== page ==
This website uses third party cookies exclusively to collect analytics data. To know more about it read our. If you continue browsing or close this notice, you will accept their use. Privacy Policy .
You allowed the use of cookies

Grafica e comunicazione


This year, I spent a good amount of time reflecting on what I was going to teach to the students of the Master of Italian Cuisine in Vicenza during the lectures I was to hold on art and aesthetics. I felt the need to start off with a strong impression, something that would not only arouse their interest, but lay the cornerstones not only of activity, art, but of a civilization, ours.

It didn’t seem like an easy task because, in order to introduce a new and complex subject to students from different backgrounds, it was essential to refer to something that everyone could relate to.

Eventually, flipping through the notebooks that I have scribbled in and collected over the years, I was inspired by some excerpts that I had written down, put together and rewritten, without citing the source. At first, the omission of the sources disheartened me: normally I cite everything out of gratitude. But then I thought, given the universality of the topic, the lack of a citation distinction could even be beneficial: by citing a source, I would risk relegating this thought to one of the countless opinions (doxa) that populate the world. Taken as is, as if it descended from above, perfectly divided into three, it can instead be taken as the traits of a truth (alétheia) as the foundation of an irrefutable system (epistème). Perhaps today I feel a need for this, something undeniable, given that as a graphic designer I am forced to live perpetually on the opinion of others, on uncertain, on judgment, on conflict, on krisis (creativity is a form of precariousness and disobedience).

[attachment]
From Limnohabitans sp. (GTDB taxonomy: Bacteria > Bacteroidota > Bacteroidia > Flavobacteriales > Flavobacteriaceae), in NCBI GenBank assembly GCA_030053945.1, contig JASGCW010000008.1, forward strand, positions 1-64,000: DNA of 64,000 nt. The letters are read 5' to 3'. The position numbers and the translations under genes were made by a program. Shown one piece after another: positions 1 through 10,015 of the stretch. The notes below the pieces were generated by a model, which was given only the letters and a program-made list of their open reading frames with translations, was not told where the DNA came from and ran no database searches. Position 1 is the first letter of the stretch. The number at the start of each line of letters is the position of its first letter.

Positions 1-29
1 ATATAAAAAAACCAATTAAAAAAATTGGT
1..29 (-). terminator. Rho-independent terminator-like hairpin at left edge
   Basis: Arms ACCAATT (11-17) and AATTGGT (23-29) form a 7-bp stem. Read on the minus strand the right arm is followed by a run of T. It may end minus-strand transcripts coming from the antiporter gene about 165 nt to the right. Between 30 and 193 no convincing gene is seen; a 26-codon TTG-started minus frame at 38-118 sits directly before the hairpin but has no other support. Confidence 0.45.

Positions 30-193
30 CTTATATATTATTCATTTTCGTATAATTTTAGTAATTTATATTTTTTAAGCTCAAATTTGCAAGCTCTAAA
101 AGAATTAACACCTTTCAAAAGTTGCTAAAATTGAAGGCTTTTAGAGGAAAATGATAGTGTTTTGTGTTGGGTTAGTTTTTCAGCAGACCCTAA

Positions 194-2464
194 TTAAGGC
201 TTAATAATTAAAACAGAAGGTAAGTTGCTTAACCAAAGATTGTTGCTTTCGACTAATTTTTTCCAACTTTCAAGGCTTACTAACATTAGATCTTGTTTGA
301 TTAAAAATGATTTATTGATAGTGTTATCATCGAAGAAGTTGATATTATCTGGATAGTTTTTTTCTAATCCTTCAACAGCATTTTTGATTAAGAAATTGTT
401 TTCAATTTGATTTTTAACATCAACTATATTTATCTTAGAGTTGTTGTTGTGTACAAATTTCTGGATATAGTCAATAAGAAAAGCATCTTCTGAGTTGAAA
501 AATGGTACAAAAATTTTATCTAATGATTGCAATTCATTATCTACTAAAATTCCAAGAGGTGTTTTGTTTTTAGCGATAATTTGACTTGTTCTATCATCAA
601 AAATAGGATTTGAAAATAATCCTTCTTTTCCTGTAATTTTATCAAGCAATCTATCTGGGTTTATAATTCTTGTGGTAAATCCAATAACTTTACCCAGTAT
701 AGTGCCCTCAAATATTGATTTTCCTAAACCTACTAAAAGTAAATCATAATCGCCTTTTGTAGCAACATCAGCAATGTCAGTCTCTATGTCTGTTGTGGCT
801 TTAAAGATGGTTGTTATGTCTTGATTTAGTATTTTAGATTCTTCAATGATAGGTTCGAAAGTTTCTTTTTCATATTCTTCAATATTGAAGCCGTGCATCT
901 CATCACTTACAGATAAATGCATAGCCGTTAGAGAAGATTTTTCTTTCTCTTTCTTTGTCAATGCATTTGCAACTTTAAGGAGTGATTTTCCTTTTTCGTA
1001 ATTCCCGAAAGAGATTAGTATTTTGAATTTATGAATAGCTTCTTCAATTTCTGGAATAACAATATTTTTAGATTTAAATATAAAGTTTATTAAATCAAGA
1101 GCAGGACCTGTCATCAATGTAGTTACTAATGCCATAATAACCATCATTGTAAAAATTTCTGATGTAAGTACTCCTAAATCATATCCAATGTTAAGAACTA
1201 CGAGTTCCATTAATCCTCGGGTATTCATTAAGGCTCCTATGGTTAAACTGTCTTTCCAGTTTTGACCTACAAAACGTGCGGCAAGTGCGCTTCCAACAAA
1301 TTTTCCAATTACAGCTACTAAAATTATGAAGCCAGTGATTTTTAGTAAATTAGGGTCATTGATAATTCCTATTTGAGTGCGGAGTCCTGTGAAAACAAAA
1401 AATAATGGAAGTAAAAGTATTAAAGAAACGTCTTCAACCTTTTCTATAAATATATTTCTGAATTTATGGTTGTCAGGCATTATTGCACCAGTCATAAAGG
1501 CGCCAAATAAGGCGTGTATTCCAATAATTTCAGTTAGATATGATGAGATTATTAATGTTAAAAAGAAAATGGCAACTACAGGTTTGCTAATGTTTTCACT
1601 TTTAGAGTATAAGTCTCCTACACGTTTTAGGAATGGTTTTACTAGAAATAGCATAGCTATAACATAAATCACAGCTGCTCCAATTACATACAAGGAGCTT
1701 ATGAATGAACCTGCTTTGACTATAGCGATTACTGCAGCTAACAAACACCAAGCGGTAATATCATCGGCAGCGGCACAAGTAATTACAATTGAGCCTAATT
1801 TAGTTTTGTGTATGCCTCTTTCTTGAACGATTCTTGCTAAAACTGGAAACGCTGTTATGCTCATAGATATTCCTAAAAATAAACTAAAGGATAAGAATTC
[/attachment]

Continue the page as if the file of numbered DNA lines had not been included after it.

"The caveman overcame being a brute when he offered the first wreath to his girlfriend. Rising above natural and primitive needs, introducing a symbolic form, he became human.

Therefore, when he realized that he could make use of the useless, man also made his entry into the art world. The transition from feritas humanitas occurred with the discovery and use of symbols. So in art, and in love, a gift, the useless, is what makes life beautiful and good.

However, personal interests are often lurking in the background, negating the beauty and goodness, as well as freedom. Taking account of the garland causes it to wither."

This thought, this garland given to my students at the beginning of the course, I want to donate now, at the end of the year, to those who have been kind enough to read my words. It’s s simple though intended as a wish of good things to come, free and sincere. 

18/12/2015 Filippo Maglione